We talked earlier about the movies, TV shows, and games that influenced Zombicide: All Or Nothing. But to flip things around, do you think Zombicide: All Or Nothing could work as a movie, show, or game?
I think it could easily work as a film, with some selective trimming of the backstory. It could also work as a game scenario, especially the gladiatorial scenes. Those would make an excellent one-off scenario for a group of experienced survivors.
If someone wanted to adapt Zombicide: All Or Nothing into a movie or show, who do you think they should cast as Westlake and the other main characters and why them?
Hmmm. For Westlake, I’d be tempted to see Mark Strong [Shazam] in the role or — and hear me out: Stanley Tucci [The Hunger Games]. I think Strong would bring a nice sense of menace to the role, but Tucci would capture that sparky wise guy essence. For Ramirez, I think [Jane The Virgin‘s] Gina Rodriguez could easily pull it off. For Kahwihta, K. Devery Jacobs [Reservation Dogs] is who I imagine when I write her. Ptolemy is William Jackson Harper [The Good Place]. For Sayers, I envision [Parks And Rec‘s] Rashida Jones for some reason. El Calavera could only be played by an actual luchador, so someone like Santos Escobar — who has quite the pedigree when it comes to masked wrestling — would be perfect.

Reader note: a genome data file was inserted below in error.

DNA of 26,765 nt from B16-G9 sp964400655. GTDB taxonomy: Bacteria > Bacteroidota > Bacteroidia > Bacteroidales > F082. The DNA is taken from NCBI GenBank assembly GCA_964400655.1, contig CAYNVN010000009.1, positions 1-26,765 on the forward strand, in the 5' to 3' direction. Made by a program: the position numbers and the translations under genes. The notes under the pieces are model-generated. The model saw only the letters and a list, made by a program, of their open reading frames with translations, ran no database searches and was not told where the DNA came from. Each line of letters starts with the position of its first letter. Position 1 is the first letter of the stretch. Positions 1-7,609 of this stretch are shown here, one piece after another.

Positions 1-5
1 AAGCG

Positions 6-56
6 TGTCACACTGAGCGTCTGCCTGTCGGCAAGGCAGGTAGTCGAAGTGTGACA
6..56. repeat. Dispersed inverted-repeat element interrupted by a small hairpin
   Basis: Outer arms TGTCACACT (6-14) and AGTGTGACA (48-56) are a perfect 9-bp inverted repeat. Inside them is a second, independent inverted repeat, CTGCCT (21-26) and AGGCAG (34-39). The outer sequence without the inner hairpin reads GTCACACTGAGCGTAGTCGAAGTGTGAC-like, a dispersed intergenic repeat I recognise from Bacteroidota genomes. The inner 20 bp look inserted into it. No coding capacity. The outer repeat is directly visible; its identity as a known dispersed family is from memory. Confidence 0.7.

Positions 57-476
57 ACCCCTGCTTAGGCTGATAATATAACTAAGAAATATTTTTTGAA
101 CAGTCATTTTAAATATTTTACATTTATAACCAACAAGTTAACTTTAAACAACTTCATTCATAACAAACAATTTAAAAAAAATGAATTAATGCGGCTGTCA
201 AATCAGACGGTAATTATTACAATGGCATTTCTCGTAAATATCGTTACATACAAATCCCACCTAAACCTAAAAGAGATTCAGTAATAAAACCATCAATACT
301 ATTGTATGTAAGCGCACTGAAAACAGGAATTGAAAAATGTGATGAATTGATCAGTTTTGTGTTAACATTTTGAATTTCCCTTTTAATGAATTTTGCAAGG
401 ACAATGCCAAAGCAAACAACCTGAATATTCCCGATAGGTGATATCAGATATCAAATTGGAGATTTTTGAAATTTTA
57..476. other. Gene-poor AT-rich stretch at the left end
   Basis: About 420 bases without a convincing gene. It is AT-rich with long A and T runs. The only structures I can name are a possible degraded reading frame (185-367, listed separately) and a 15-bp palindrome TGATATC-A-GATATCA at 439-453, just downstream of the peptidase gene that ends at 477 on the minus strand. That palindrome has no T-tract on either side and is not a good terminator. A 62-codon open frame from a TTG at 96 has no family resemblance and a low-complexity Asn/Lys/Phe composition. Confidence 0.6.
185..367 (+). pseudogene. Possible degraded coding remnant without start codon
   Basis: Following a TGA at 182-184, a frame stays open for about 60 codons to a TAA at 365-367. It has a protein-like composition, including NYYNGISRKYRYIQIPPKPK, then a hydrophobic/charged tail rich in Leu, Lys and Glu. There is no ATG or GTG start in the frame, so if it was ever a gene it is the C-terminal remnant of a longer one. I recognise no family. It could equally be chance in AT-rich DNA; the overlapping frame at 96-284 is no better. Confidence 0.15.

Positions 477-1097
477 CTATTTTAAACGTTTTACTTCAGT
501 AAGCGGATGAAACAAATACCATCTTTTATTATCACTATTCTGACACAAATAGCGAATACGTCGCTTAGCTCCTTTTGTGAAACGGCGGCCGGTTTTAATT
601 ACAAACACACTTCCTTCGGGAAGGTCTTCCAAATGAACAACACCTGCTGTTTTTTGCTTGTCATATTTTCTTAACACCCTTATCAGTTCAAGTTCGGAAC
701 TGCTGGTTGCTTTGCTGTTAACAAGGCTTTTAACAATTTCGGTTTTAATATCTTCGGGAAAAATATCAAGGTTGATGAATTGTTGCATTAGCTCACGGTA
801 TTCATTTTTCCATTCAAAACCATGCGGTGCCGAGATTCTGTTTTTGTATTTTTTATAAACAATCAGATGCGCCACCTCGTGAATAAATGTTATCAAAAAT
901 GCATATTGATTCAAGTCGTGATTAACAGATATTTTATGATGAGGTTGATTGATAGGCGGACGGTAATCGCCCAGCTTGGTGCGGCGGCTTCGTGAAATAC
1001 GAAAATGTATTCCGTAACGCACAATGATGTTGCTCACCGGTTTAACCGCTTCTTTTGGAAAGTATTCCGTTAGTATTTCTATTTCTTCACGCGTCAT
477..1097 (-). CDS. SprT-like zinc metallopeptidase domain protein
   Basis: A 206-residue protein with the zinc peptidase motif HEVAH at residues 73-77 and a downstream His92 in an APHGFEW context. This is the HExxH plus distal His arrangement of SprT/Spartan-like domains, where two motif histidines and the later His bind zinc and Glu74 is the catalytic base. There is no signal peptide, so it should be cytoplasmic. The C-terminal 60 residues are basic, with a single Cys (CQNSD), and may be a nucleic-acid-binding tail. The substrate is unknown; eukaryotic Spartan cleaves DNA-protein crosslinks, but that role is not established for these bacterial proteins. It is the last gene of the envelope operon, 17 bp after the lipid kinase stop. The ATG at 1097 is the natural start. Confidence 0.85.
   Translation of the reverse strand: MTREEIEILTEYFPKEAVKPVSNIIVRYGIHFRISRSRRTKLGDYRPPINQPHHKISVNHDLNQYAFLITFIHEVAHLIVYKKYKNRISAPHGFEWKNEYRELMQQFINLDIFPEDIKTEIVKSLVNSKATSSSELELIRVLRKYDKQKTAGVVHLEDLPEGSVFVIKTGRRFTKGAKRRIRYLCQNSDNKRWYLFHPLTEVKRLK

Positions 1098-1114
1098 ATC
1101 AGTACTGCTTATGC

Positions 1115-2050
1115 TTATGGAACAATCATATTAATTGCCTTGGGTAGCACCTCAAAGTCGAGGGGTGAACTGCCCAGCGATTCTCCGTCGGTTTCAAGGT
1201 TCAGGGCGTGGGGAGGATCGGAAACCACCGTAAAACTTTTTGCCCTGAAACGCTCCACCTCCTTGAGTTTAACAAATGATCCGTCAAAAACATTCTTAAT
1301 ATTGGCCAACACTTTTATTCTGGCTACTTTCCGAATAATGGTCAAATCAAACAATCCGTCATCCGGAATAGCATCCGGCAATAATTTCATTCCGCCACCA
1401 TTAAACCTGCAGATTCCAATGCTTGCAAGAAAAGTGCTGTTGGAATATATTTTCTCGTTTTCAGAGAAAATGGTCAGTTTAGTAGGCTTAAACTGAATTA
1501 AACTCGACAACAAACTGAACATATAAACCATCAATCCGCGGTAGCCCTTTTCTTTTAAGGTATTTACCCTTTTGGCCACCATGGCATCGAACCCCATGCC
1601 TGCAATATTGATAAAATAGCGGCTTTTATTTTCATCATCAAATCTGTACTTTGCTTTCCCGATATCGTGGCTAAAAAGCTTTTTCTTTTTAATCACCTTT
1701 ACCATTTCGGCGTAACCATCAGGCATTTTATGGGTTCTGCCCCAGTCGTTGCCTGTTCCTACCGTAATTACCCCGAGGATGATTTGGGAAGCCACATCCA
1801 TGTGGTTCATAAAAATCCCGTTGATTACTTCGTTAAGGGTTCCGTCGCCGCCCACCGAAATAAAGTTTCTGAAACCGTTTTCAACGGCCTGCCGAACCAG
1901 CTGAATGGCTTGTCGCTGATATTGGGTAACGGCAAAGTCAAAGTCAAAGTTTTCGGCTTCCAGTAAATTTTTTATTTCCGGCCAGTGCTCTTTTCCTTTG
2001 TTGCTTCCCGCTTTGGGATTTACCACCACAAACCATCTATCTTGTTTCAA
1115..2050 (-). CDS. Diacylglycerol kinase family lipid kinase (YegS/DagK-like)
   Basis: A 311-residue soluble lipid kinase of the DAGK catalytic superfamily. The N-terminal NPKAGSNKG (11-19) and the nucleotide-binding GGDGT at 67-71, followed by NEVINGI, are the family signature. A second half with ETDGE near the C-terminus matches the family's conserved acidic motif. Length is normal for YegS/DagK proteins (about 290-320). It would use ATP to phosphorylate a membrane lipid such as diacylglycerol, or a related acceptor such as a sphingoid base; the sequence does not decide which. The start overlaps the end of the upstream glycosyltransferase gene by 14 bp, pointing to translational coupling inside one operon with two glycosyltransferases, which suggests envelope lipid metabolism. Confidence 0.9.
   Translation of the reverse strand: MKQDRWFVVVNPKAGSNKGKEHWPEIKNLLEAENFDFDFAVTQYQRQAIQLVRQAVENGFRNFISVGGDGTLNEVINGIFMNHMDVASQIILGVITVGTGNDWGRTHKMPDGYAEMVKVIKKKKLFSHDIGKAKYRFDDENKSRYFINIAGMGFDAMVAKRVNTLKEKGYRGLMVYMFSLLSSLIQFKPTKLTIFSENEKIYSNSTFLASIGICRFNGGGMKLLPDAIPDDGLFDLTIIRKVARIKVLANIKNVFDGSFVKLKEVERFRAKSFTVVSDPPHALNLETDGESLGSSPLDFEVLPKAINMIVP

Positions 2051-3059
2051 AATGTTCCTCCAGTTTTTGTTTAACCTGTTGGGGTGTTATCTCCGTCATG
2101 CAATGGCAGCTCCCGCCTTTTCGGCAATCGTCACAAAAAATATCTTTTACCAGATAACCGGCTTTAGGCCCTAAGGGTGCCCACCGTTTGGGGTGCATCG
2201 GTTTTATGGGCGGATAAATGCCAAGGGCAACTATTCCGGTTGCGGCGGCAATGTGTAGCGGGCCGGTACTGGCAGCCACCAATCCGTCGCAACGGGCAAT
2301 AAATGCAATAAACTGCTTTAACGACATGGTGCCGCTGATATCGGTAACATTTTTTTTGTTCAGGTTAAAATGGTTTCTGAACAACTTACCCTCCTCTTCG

And would you want Martin Scorsese to direct it?
Nah, we need someone who knows zombies and humor. Get me whoever directed Z Nation instead.
So, is there anything else you think people should know about Zombicide: All Or Nothing?
Other than I’d be really grateful if you bought it and left a review — especially if you enjoyed it — not much. It’s a “does what it says on the tin” book. Not subtle, but hopefully fun.
Finally, if someone enjoys Zombicide: All Or Nothing, they’ll probably go back and read Zombicide: Last Resort. But once they’ve done that, which of your original novels or novellas would you suggest they read next?
Oh, I’d definitely suggest you pick up a copy of Monmouth’s Giants, my first collection of Royal Occultist short stories. Think urban fantasy by way of H.P. Lovecraft and PG Wodehouse. Lots of humor, lots of monsters, lots of bullets. They remain some of my favorite things I’ve ever written…which is why I’m still writing them.